### 5.2.3. Validation of the raytracing merit function

To assess the exactness of the comparison between our raytracing routines and OS, we compared the values of the MF for 1000 random points within the search space bounds for both of our case studies. The MF is evaluable at these 1000 positions. This test ensures the exactness of our raytracing routines and the concordance between the MF definitions in our routines and in OS.

For each of these 1000 points, we computed the difference $\left|M{F}_{author}-M{F}_{zmx}\right|$ between the two results. We report the maximum and mean values of this quantity across our test set in Table 4. The errors are negligible when compared to the lowest MF values found, the lowest MFs for System 1 being in the order of ${10}^{-5}$ and for System 2 in the order of ${10}^{-4}$ (see Section 5.3).

#### 5.3. Results of running the implemented algorithms on the two case studies

We launch, for each case study, 100 independent optimization runs of *at least* 5000 function evaluations for each search algorithm, including those in OS. The OS searches were started with a fixed list of 100 random, evaluable points within the user-provided bounds. We ran two types of search routines provided by OS, which are called: Local optimization Orthogonal Descent (ZLOD) and Hammer OD (ZHOD). The Hammer is a global optimizer. A DLS (Damped Least Squares) mode also exists in OS. However it could not be brought to perform at least 5000 MF evaluations for each optimization run, hence the comparison with other search methods would not have been fair to OS. We report that the performance of the DLS mode appears to be worse than that of the OD mode for both our case studies in test runs that are not reported here. OS provides another search routine called “Global Optimization”. We did not test it due to practicality issues. This routine carries out the optimization over many different files, making the results difficult to track.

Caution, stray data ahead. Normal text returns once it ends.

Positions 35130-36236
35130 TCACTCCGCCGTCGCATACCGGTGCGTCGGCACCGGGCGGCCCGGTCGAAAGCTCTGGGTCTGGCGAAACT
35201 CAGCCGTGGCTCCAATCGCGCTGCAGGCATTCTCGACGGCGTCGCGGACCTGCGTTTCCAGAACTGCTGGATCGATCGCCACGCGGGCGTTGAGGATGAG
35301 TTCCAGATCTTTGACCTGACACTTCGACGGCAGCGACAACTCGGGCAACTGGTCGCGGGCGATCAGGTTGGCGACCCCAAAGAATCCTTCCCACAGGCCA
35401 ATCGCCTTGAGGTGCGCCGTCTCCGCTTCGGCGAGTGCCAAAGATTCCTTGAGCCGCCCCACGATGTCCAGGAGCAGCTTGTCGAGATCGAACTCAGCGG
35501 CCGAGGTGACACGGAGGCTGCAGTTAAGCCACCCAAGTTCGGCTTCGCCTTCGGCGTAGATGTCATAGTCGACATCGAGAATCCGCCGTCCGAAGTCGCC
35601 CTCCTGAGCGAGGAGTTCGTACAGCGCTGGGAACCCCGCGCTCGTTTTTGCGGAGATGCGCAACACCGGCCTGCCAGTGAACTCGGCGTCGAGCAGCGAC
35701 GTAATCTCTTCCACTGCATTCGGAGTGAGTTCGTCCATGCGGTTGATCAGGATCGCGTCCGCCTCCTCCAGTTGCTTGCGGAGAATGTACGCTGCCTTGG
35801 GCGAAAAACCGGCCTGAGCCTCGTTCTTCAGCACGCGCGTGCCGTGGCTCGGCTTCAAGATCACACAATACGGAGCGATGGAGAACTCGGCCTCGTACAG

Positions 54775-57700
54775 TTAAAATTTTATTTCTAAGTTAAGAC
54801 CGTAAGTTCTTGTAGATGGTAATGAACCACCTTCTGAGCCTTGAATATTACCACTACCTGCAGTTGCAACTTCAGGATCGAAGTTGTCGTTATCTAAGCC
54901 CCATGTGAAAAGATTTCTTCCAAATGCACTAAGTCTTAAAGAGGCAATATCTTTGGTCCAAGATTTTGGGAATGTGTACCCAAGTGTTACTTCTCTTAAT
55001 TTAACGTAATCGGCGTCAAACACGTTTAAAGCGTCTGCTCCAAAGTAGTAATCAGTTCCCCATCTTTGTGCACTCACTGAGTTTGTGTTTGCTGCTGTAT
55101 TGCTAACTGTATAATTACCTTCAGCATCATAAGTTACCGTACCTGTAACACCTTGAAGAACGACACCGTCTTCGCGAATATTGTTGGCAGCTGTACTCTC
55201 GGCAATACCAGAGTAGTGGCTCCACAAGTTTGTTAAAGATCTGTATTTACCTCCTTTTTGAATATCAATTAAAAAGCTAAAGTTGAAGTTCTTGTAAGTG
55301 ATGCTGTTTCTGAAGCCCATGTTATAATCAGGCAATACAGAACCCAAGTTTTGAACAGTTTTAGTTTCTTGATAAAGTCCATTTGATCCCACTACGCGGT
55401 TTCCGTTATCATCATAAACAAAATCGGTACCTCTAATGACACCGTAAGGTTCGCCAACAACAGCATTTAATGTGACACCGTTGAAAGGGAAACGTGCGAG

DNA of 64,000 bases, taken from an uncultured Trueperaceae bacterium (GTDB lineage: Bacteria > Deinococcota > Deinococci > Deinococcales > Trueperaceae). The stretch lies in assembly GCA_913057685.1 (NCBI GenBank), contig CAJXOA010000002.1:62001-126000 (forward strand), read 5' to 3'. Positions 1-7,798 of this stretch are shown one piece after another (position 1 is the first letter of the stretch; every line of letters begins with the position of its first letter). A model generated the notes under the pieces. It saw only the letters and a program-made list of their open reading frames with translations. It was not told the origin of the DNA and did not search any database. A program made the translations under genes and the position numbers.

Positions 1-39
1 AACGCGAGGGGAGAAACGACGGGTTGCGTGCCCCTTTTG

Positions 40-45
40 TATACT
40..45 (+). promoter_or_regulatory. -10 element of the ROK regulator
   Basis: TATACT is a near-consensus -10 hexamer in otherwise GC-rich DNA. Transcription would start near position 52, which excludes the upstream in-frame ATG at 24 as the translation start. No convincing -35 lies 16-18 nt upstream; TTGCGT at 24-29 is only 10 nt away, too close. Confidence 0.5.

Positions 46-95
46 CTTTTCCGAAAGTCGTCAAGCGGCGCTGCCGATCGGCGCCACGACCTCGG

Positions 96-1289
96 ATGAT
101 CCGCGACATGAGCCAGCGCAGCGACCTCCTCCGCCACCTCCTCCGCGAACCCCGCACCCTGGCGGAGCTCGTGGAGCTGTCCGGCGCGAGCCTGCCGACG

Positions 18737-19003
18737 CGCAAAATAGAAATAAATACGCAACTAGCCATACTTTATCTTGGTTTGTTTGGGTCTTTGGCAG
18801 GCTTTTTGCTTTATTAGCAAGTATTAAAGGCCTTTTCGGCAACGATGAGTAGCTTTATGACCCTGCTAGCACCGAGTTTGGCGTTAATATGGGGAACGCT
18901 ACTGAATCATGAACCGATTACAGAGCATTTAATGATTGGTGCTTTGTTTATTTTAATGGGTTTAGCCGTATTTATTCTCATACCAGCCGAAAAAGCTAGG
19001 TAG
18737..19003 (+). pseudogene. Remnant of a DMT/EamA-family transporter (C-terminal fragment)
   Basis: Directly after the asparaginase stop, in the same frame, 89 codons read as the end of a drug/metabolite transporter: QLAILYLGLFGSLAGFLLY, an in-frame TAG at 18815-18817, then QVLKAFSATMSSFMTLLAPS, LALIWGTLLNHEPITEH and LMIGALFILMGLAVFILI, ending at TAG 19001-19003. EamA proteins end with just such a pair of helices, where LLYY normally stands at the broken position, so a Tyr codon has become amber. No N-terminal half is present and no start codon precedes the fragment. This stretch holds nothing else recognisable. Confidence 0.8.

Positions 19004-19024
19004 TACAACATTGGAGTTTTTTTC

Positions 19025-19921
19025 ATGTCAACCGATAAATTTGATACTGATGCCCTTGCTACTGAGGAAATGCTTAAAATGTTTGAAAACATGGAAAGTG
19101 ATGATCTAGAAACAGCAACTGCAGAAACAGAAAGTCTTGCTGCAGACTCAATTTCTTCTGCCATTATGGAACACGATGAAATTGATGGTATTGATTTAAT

The results can be found in Fig. 6 and Fig. 7 for the 5 lenses eyepiece (System 1) and in Fig. 8 and Fig. 9 for the freeform prism eyepiece (System 2). The results are formatted in the same manner as those in the BBOB2009 benchmark, except for the y axis of each graph. Rather than expressing the ratio of successful number of runs (reaching below$\Delta {f}_{thresh}$), we give the raw number of successful runs. The total number of launched runs is 100 for each search algorithm. The SPX with restart can have a higher number of successful runs, since it has the ability to restart as many times as it wants within its 5000 evaluations budget. We count each convergence of the SPX method with restart as a complete run since it provides each time a viable optical system. The parameterization of the search algorithms for the two case studies is given in Table 5.

Since the global minima of the MF for the two case studies are unknown, we use the raw MF value as criterion for$\Delta {f}_{thresh}$. Namely, we compute $\Delta f={f}_{best}-{f}_{opt}$with${f}_{opt}=0$, ${f}_{best}$being the minimum MF value found so far in a given optimization run.

Note that whenever an algorithm does not appear in a graph, it means that its performance was too low. Let us analyze the results from the perspective of an optical designer. On Fig. 6, a designer running 100 optimization runs on System 1 would find 50 optical systems with a MF below ${10}^{-2}$ in about 50 evaluations per problem dimension (~1050 MF evaluations in total) for the SPX with restart versus about 90 evaluations per dimension (~1890 in total) for the ZLOD. This means that, for the particular problem of obtaining 50 optical systems of a given quality out of a 100 tries, the SPX with restart can be seen as a little less than twice as fast as the ZLOD. Likewise on Fig. 8, using the PSO over the ZHOD to obtain 50 optical systems with a MF below ${10}^{-2}$ would be about 2 times faster (56 evaluations per dimension for PSO versus 106.5 evaluations per dimension for ZHOD).

Note that, for every example presented here, the computational cost of evaluating the MF was always hugely predominant over the computational cost of managing the searches. This means that the time it takes a designer to run the optimizations is directly proportional to the number of MF evaluations needed.